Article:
HannaMi Kim is a self-taught artist now happily living in Singapore, having previously lived in both South Korea and Hong Kong. Her art reflects her endless optimism and abundance of energy. HannaMi inter-weaves lines, colour and objects with energy and some of her work is tinged with shades of tradition and culture. However, it always reflects her character, view of the world as well as her life journey and myriad of experiences.
Currently she is creating three bodies of work – In Mid-air with No Landing, the Little Things and the Garden of Shangri-la all out of her studio in Binjai Park, Singapore. Read our artist interview with her below.
Tell us a bit about your artwork? How would you describe your style?
Complex minimal line work in feather form using oil paint and fine brushes. I am also exploring themes of botany, subtle eroticism and feminism.
What is the theme of your new exhibition?
It’s titled Virgin Apple, which is my main inspiration in the Garden of Shangri-la series. The curators for my upcoming solo exhibition carefully chose the works that demonstrated the maturity of my signature styles; from minimal canvas work to subtle ink drawing on paper. Eight Virgin Apple drawings are included in the exhibition.
This is your first solo exhibition, how do you feel about it?
Excited and grateful! A lot of people have worked together to realise my dream of having a solo exhibition.
What do you want people to understand through your art?
I would like the viewer to see what I see but that is sometimes very difficult. People observe so many different things in my work so actually my intention is not so important, that is why I often don’t give titles to my pieces. I hope my artwork makes people feel happy and stirs up different feelings in them and makes them think.
What do you love about the arts scene in Singapore?
It’s small, very supportive and accessible.
How does it differ from the art scene in South Korea?
South Korea has so many artists, art schools and places to show art so it’s a competitive market and the art school and gallery alumni connections are very important which can be challenging for emerging artists. In comparison, Singapore’s art scene is open to everyone, which is great for self-taught artists like me.
What is the biggest challenge for artists on the Singaporean art scene?
It is the same everywhere – getting known and shown.
Who are your biggest influences?
Henri Matisse and Mark Rothko are my favourite artists of all time but I’m not sure if their influence is present in my art. I would also say Chinese ink painting too. The use of space and a black, white and grey palette has influenced my minimal work in the series In Mid Air with No Landing. Through Chinese painting I have learnt to appreciate negative space, tonal composition and the fluidity of objects.
Finish this line, ‘in five year’s time I want to be making/doing…..?
I want to be doing more traveling because I’ve been working very hard over the last few years and would like to visit more museums overseas. I would also love to be making much larger works of 5 to 10 metres high. Scale is very important to me and I feel so free when I create huge pieces.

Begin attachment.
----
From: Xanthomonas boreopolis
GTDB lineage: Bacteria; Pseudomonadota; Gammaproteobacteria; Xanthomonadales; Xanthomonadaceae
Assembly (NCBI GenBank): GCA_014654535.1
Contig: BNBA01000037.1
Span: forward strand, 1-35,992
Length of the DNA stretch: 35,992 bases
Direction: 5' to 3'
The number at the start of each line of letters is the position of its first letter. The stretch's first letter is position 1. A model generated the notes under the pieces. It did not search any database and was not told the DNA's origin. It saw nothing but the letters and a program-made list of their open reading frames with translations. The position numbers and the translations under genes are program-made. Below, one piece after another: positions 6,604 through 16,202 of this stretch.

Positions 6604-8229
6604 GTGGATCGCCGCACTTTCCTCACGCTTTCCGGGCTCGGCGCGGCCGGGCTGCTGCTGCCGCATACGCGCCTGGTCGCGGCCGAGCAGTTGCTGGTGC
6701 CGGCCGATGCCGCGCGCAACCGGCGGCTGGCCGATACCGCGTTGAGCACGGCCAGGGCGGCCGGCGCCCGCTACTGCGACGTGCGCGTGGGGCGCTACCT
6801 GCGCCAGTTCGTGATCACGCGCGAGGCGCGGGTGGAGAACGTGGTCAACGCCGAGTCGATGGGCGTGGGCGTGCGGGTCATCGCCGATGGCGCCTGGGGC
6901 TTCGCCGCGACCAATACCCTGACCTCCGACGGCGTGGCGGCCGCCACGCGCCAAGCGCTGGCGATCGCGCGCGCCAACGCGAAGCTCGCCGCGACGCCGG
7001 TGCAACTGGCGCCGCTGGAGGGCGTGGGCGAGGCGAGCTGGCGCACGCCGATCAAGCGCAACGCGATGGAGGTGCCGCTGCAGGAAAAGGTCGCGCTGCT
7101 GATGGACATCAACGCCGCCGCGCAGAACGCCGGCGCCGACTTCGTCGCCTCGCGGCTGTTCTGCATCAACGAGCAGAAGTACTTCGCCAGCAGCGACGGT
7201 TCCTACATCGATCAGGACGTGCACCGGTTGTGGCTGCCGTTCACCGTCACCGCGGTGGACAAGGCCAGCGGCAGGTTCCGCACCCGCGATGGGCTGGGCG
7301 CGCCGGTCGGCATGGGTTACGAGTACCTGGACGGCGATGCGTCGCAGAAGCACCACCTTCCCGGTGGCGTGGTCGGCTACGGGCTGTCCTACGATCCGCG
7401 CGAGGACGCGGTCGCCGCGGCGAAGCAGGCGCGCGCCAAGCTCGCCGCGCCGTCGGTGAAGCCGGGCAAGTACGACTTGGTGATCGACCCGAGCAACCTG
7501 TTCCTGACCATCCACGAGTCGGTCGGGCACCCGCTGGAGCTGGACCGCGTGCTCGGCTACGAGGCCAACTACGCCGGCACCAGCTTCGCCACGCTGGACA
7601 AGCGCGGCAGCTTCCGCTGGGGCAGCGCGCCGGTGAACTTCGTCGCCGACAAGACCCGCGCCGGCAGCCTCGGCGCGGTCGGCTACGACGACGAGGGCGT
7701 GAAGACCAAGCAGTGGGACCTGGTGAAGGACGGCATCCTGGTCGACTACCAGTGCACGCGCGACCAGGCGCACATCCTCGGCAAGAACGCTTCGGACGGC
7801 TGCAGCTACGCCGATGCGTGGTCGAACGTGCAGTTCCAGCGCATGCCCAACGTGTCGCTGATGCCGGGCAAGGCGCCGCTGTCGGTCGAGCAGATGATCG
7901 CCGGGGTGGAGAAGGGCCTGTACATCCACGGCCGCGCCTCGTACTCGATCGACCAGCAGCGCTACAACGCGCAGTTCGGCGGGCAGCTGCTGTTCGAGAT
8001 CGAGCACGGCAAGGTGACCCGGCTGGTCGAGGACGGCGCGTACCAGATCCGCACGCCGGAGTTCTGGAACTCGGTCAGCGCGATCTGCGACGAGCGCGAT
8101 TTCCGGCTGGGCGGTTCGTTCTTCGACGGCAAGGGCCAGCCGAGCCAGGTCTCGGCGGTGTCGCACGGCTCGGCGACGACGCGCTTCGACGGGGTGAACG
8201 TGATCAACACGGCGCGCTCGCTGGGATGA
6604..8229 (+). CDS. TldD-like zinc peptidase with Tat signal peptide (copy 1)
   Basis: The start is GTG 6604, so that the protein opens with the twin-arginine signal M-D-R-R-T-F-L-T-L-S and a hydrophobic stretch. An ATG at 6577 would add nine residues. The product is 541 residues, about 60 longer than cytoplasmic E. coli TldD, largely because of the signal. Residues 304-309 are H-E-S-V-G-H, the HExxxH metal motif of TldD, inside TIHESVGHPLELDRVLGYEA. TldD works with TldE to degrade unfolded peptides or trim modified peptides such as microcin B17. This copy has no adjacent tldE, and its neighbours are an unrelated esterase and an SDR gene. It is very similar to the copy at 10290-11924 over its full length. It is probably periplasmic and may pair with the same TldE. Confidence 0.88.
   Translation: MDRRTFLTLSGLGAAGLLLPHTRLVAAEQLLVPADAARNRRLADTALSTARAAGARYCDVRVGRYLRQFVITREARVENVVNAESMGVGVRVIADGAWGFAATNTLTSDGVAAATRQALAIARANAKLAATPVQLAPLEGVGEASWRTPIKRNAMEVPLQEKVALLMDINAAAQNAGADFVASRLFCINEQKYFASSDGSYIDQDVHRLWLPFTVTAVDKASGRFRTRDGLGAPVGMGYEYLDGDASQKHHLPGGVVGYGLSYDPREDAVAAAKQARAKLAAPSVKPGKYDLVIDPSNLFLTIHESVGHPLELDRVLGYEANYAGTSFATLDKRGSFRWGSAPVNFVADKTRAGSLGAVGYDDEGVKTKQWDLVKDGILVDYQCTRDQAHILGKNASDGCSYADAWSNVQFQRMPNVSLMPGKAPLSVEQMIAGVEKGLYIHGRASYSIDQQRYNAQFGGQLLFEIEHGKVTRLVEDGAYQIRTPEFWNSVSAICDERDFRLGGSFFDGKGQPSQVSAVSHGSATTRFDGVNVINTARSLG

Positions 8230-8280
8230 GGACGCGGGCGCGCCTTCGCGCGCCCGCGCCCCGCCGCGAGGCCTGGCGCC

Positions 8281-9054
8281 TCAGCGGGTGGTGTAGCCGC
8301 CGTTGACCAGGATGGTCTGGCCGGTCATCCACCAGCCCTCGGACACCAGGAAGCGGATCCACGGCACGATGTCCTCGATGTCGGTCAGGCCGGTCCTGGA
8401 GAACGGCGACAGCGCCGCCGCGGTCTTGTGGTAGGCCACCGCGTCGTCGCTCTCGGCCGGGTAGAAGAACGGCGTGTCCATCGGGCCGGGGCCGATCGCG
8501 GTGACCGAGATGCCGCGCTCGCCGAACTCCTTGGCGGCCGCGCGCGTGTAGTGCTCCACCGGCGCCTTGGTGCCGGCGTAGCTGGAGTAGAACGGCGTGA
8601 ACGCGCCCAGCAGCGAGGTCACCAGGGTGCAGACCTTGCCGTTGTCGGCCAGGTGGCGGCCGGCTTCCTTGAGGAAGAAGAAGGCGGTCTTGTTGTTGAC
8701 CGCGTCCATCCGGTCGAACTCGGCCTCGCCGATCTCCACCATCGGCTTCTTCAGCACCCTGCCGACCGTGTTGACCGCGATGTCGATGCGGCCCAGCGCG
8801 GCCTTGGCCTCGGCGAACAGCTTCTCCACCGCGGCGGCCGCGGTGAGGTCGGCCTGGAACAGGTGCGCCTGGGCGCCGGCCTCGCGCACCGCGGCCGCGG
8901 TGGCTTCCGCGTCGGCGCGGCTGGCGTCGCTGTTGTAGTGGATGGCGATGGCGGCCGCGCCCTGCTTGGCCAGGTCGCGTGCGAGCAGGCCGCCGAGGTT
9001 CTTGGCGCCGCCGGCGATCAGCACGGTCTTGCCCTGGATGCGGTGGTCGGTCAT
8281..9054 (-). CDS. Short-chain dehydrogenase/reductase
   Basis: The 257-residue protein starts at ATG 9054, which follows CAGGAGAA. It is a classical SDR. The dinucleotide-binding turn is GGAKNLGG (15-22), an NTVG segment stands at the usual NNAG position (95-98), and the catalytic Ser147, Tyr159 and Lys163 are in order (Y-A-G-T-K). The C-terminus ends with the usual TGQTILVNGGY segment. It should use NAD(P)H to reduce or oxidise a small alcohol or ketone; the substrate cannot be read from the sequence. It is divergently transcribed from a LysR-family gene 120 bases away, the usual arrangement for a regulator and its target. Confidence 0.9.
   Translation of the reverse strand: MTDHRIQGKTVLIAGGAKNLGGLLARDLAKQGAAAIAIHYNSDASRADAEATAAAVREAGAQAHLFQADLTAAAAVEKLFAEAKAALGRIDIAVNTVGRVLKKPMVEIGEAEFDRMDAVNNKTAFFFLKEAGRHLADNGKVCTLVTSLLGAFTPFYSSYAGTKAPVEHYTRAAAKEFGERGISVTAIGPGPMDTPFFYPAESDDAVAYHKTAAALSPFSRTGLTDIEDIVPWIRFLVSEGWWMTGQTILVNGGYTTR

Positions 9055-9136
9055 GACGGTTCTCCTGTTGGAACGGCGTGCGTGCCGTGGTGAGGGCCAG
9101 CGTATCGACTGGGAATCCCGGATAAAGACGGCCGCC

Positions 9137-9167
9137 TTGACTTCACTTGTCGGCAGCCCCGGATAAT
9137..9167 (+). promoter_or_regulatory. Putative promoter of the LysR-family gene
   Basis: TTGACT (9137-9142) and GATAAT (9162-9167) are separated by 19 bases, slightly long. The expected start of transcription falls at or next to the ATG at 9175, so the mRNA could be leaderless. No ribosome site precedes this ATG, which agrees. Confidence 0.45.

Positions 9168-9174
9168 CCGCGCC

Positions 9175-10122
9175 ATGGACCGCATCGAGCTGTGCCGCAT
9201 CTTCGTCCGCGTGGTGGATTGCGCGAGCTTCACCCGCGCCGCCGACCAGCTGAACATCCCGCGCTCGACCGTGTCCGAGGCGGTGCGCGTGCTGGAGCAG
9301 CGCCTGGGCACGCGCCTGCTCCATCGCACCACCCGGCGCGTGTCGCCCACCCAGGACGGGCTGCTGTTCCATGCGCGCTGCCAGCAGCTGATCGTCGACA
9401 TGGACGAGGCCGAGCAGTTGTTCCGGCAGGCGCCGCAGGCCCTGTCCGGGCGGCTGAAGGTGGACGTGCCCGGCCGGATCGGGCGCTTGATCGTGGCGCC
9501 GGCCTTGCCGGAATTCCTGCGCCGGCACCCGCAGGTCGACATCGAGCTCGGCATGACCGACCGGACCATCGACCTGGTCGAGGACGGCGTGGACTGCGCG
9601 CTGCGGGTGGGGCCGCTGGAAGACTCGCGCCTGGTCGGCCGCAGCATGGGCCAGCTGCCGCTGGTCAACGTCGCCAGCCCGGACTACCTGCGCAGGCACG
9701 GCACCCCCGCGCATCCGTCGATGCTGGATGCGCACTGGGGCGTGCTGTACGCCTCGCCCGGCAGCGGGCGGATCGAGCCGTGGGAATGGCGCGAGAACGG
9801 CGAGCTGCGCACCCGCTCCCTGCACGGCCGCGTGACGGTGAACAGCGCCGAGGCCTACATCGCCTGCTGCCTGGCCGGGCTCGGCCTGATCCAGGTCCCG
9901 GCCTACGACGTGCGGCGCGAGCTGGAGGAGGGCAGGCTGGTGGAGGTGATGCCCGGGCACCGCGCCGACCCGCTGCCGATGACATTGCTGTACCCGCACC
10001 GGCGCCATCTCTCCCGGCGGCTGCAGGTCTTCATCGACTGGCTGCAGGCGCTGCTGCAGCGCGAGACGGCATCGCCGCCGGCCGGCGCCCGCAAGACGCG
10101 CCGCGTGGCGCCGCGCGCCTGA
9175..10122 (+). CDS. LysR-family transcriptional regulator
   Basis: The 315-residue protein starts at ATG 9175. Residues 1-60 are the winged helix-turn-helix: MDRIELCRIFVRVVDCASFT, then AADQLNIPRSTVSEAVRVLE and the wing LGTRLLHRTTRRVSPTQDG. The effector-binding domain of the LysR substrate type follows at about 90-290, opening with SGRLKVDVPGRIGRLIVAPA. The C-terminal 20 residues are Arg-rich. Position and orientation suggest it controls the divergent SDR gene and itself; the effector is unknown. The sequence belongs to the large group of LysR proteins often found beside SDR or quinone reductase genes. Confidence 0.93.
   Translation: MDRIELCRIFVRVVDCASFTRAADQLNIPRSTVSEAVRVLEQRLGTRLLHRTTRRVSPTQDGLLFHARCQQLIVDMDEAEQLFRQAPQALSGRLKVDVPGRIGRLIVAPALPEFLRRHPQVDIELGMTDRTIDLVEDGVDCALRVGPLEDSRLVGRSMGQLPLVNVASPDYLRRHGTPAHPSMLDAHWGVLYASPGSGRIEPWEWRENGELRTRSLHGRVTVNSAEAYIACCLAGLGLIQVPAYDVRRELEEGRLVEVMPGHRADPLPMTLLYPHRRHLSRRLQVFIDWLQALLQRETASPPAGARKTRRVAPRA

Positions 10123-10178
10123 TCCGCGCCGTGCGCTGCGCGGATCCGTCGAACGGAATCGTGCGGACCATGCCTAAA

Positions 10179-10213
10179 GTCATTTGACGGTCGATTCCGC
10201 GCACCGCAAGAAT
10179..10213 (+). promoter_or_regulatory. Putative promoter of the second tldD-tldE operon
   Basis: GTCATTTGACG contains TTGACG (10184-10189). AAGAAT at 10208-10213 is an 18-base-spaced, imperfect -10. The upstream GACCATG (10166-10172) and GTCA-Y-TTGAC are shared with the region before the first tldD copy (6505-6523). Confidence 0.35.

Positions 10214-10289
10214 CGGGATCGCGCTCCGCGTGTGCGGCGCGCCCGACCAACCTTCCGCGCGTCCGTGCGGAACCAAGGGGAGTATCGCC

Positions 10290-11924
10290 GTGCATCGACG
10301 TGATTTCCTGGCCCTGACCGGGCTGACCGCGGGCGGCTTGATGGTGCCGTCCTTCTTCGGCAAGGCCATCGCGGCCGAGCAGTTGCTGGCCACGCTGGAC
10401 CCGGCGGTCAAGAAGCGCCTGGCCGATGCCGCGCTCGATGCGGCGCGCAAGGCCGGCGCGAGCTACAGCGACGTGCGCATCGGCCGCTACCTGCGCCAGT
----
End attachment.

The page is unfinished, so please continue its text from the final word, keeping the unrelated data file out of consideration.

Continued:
What has been your biggest personal challenge as an artist?
Finding a big enough physical space to create art.
Outside of Asia which city would you like to visit on an art tour or to do a residency?
New York. I have never been but I have always believed that the energy and vibe is unique so I would love to do both there.
How do you take risks to reinvent your art?
Through the exploration of different themes and mediums. I have progressed a lot and want to spend more time developing my minimal work so innovation is secondary to the development of my signature style.
Who would you love to work with?
Phoebe Philo, the ex Creative Director at Celine because if I wasn’t producing art then I would be in fashion. I would love collaborate with a fashion house and while she was at Celine it was edgy and different.
What is your favourite art medium?
I’m very drawn to charcoal because it’s spontaneous and bold but I haven’t explored it much yet.
What’s the most effective social media platform for art?
Instagram and Facebook, if you have time for both!
Where do you get your inspiration from?
For my series the Little Things, I was inspired by colours and patterns from the Botanic Gardens. For the rest of my pieces, I usually have no problem drawing on fresh ideas from in my own inner source of creativity. I’m very lucky, I have thousands of new ideas but unfortunately I paint slowly so I let inspiration come and go as I need it.
What drives you to create?
It’s the urge, combined with the flow of visual ideas that I have all the time.
What advice would you give anyone wanting to break onto the arts scene in Singapore?
Ha ha, let me break into it first! I’d probably say perseverance and being prepared to hustle.
HannaMi’s first solo exhibition is opening on 11th to 25th May at
NPE Gallery, 39 Kallang Place, 339169.
If you are interested in viewing more of HannaMi’s most up to date work, you can find her on Instagram @hannamikim for her minimal work and @hannami.kim for her abstract art with colour. She also has a website. For more artist interviews, click here